Faculty Forum builds discussion

In one of its first meetings, Yale’s faculty forum drew about 40 professors in the Faculty of Arts and Sciences to discuss a range of issues affecting the University Monday afternoon.

Established this fall by Provost Peter Salovey, the forums are meant to solicit faculty input in University policy in a less structured format than the Yale College and Graduate School faculty meetings. After several planning meetings, the forum held its first meeting yesterday in which faculty determined the makeup of the agenda. Professors convened in Connecticut Hall to exchange ideas about the presidential search process, the University’s science and technology resources and the possibility of founding a faculty senate.

But economics professor Steven Berry, who chaired the meeting, said no consensuses emerged on any of these topics.

“It’s a new kind of meeting we’re trying out this year,” Berry said. “The FAS forum is a chance for people to express concerns and hear information.”

Berry said there was a good deal of enthusiasm among the professors present for “at least thinking about” the creation of a faculty senate, a form of a representative body for Yale’s faculty.

History professor Frank Snowden, who served as one of the three members of the committee responsible for establishing rules for the forum’s first meeting in early October, said the faculty discussed questions such as whether this senate would play an advisory role or a deliberative role and whether it would represent the full Yale faculty or just ladder-rank professors in the Faculty of Arts and Sciences, though he said no conclusions were made.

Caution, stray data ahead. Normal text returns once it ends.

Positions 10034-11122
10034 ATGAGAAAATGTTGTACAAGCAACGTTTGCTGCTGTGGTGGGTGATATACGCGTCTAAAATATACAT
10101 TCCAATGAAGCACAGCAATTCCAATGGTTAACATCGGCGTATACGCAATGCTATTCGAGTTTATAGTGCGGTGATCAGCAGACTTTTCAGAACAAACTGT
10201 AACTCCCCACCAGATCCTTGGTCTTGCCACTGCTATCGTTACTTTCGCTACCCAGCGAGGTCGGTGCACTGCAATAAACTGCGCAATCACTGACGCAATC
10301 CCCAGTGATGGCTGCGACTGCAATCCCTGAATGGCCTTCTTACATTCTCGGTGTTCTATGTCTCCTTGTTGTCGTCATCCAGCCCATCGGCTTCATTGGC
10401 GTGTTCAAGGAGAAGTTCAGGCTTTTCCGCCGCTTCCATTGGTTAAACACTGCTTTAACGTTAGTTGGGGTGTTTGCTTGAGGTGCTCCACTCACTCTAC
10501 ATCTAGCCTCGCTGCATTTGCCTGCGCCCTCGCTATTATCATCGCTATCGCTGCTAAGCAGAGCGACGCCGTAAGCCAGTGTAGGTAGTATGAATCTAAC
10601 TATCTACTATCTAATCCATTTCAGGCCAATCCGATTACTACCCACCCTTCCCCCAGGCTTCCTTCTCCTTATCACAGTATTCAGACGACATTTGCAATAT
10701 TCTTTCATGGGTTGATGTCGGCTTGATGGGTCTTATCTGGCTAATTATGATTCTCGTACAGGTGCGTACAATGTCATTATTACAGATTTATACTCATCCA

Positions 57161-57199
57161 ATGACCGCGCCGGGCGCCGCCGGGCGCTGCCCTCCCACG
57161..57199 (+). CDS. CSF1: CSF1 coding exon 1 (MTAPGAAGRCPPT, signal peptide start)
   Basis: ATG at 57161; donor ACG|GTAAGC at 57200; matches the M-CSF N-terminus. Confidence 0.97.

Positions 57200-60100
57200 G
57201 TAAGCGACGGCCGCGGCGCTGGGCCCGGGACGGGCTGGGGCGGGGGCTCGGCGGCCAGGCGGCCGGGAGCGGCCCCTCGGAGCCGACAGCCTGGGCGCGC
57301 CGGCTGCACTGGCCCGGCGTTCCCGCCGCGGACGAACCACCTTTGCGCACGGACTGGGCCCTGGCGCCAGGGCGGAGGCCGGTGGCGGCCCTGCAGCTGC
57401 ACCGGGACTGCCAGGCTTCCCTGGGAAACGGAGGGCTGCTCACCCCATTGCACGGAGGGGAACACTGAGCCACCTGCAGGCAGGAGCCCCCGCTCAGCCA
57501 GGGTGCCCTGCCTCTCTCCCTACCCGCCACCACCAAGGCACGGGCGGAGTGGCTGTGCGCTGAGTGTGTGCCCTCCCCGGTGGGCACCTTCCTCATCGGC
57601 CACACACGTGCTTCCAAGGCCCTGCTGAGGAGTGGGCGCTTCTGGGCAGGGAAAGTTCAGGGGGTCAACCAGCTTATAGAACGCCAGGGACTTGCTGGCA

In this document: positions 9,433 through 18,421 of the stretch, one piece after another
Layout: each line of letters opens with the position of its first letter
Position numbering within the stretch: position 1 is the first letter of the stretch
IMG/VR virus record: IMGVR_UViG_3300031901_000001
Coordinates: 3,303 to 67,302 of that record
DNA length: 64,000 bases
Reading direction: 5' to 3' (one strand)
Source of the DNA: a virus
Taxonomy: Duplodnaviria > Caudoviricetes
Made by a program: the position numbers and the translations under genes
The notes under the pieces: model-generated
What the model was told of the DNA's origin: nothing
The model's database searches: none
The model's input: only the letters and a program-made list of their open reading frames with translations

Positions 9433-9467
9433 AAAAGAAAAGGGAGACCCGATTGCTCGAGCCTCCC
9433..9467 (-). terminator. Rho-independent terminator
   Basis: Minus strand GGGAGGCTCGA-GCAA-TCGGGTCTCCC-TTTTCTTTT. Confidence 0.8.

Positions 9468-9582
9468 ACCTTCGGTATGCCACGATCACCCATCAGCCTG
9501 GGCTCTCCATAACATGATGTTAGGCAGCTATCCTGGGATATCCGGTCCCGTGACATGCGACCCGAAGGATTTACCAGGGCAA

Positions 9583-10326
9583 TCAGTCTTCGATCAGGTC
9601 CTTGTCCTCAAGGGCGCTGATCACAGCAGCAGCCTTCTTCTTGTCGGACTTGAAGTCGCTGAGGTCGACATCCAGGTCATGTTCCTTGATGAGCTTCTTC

The faculty forum, which is to convene twice a semester, was created in late August largely to address concerns expressed by some professors last spring over the faculty’s alleged lack of involvement in University governance. The FAS meetings are intended to allow more open discussions of issues facing the University — such as the presidential search and Yale’s partnership with the National University of Singapore in the creation of a liberal arts college — than allowed by the monthly meetings of faculty in Yale College and the Graduate School. Though faculty will have no official decision-making power in the forum, professors can pass formal resolutions “as the views of the FAS faculty.”

Anna Pyle, professor of biology and chemistry and member of the Presidential Search Committee, led the segment on the presidential search in which the faculty discussed what lessons Yale might take away from the search process, after it ended last Thursday with the appointment of Salovey as the University’s next president, Snowden said.

Berry said search committee members told the faculty they felt that they had learned a lot about the University during the search process and announced that they would be turning the input they had collected from the community over to Salovey, who will assume the presidency on June 30, 2013.

During the discussion about whether Yale should put more emphasis on the sciences, no consensus was reached on whether the University emphasizes the area of study too little, enough or too much in the allocation of resources and in undergraduate admissions, Berry said.

Over the past few weeks, professors have had the opportunity to submit agenda items on a website in anticipation of Monday’s meeting and vote to determine the three topics that would be discussed at the forum. Snowden called this procedure “the most democratic way” of establishing an agenda.

The Faculty Forum meetings are chaired by the faculty heads of Yale’s academic divisions — physical sciences and engineering, biological sciences, social sciences and humanities — on a rotating basis. The next Faculty Forum will take place on Feb. 4, 2013.

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